The report says members of parliament ‘continue to have severely limited powers’ and political parties are banned.

The Commonwealth observers said there was ‘considerable room for improving the democratic system’.
Swaziland is ruled by King Mswati III, sub-Saharan Africa’s last absolute monarch.

They called for King Mswati’s powers to be reduced. ‘The presence of the monarch in everyday political life inevitably associates the institution of monarchy with politics, a situation that runs counter to the development that the re-establishment of the Parliament and the devolution of executive authority into the hands of elected officials.’

The report said the Constitution needed to be revisited with an open debate on what changes were necessary.

It added, ‘This should ideally be carried out through a fully inclusive, consultative process with all Swazi political organisations and civil society (if needed, with the help of constitutional experts.’

It said, ‘The aim is to ensure that Swaziland’s commitment to political pluralism is unequivocal.’

See also


Wednesday, 23 October 2013


Swaziland’s King Mswati III is expected to reappoint Barnabas Dlamani, as his Prime Minister, despite his appalling civil rights record.

The king has summoned his subjects to the Cattle Byre at Ludzidzini for ‘sibaya’, a people’s parliament which he claims is the supreme policy making body in Swaziland.

At the meeting on Monday (28 October 2013), King Mswati is expected to announce his choice of PM.

The king rules Swaziland as sub-Saharan Africa’s last absolute monarch and he chooses the PM and the government, as well as the majority of members of the Senate.

Dlamini, was outgoing PM of the Swazi parliament that ended on 20 September. Dlamini did not stand for election to parliament this time and has never been elected to public office.

Dlamini has a poor human rights record going back more than a decade, but he is known to be close to King Mswati. In October 2012, the House of Assembly passed a vote of no-confidence in Dlamini and his government and according to the Swaziland Constitution the king was obliged (he had no discretion in the matter) to sack the PM and government.

King Mswati did not do so and instead put pressure on the House of Assembly to reverse its vote.

If appointed, this will be the fourth time Dlamini has been PM of Swaziland. His record shows him as a hard man with little regard for human rights. He supports the king in his desire to stop all dissent and brand oppositions as ‘terrorists’.

When introducing Dlamini as the PM in 2008, King Mwsati told him publicly to get the terrorists and all who supported them. Dlamini set about his task with zeal. He banned four prodemocracy organisations.
His Attorney General Majahenkhaba Dlamini told Swazis affiliated with the political formations to resign with immediate effect or feel the full force of the law. Under the Suppression of Terrorism Act (STA), enacted the same year Dlamini came to power, members and supporters of these groups could face up to 25 years in jail.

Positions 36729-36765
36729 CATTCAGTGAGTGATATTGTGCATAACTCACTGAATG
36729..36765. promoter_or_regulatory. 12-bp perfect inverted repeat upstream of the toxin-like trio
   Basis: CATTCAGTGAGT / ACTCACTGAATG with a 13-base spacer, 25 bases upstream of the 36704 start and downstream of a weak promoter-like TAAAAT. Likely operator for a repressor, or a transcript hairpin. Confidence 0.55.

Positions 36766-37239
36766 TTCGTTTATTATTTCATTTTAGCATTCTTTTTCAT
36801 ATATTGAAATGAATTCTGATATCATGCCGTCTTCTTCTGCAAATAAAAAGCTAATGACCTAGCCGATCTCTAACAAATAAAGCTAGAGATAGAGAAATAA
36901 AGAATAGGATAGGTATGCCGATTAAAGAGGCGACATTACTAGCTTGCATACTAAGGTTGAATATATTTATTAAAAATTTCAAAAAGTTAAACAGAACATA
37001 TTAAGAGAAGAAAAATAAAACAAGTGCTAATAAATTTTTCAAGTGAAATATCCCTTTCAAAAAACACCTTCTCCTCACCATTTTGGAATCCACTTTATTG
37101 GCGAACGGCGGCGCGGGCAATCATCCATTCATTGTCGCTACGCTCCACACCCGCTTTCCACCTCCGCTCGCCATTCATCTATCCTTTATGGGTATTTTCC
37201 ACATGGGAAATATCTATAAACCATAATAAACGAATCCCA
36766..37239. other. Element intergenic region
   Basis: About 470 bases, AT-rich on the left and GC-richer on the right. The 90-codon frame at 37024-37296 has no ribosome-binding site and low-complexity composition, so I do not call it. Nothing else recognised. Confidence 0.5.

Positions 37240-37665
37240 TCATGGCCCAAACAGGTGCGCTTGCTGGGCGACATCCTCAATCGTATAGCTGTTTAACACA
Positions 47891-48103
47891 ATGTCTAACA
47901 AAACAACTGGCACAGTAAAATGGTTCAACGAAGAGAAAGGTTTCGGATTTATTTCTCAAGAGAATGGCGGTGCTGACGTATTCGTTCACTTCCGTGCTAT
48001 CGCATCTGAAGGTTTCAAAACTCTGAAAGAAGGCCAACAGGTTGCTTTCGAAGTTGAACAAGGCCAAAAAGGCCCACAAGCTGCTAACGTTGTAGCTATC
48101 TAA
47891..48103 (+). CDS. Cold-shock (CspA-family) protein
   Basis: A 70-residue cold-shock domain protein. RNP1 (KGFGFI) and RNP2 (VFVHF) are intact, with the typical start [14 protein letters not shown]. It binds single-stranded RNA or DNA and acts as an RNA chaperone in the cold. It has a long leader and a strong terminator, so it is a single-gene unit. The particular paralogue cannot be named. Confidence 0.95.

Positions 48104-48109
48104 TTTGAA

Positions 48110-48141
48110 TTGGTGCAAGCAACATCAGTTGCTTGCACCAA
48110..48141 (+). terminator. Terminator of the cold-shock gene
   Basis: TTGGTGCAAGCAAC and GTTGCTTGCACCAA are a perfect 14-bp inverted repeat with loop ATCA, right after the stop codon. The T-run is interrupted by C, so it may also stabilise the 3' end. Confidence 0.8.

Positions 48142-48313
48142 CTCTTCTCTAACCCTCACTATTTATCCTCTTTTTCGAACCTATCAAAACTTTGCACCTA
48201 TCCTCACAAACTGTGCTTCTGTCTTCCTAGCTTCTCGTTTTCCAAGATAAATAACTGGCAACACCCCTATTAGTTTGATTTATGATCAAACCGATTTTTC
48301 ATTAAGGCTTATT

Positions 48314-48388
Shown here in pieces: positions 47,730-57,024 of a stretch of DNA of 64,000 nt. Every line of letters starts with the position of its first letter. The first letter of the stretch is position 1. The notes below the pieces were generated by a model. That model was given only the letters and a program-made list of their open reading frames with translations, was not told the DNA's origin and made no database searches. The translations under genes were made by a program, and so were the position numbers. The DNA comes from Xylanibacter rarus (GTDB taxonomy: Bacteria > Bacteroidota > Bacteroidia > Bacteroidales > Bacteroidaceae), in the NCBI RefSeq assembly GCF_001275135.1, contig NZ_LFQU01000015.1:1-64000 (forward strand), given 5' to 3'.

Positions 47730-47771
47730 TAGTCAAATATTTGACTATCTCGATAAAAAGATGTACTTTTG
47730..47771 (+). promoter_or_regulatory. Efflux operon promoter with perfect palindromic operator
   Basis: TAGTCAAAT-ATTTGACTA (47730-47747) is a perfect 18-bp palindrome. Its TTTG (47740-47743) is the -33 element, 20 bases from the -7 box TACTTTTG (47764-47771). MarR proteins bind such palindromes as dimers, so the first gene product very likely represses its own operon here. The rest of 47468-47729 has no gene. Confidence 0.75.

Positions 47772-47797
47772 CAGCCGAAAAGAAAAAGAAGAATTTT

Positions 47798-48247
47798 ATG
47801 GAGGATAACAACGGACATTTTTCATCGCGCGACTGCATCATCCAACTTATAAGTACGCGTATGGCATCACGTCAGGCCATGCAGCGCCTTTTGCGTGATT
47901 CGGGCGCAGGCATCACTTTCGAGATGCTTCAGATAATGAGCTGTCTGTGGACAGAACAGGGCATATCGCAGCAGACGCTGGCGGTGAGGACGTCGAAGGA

Under the draconian provisions of the STA, anyone who disagrees with the ruling elite faces being branded a terrorist supporter.

The Attorney General stressed that the government was after supporters of the banned organisations. Supporting an organisation, he said, ‘includes associating with such banned formations or aiding materialistic through provision of commodities such as food and weapons.’

This happened at a time when the call for democracy in Swaziland was being heard loudly both inside the kingdom and in the international community.

Since 2008, the Dlamini-led Government has clamped down on dissent. In 2011, Amnesty International reported the ill-treatment, house searches and surveillance of communications and meetings of civil society and political activists. Armed police conducted raids and prolonged searches in the homes of dozens of high profile human rights defenders, trade unionists and political activists while investigating a spate of petrol bombings. Some of the searches, particularly of political activists, were done without search warrants.

Amnesty reported that authorities continued to use the STA to detain and charge political activists. The STA was also used as a basis for search warrants and other measures to intimidate human rights defenders, trade unionists and media workers.

In 2010, Dlamini publicly threatened to use torture against dissidents and foreigners who campaigned for democracy in his kingdom. He said the use of ‘bastinado’, the flogging of the bare soles of the feet, was his preferred method.

Dlamini told the Times of Swaziland newspaper he wanted, ‘to punish dissidents and foreigners who come to the country and disturb the peace’.

But, Dlamini’s abuse of human rights did not start with his appointment in 2008. He was a former PM and held office for seven and a half years until 2003. While in office he gained a deserved reputation as someone who ignored the rule of law.

In 2003, he refused to recognise two court judgements that challenged the king’s right to rule by decree. This led to the resignation of all six judges in the Appeal Court. The court had ruled that the king had no constitutional mandate to override parliament by issuing his own decrees.

In a report running for more than 50,000 words, Amnesty International  looked back to the years 2002 and 2003 and identified activities of Dlamini that, ‘included the repeated ignoring of court rulings, interference in court proceedings, intimidating judicial officers, manipulating terms and conditions of employment to undermine the independence of the judiciary, the effective replacement of the Judicial Services Commission with an unaccountable and secretive body (officially known as the Special Committee on Justice but popularly called the Thursday Committee), and the harassment of individuals whose rights had been upheld by the courts.’

See also


Tuesday, 22 October 2013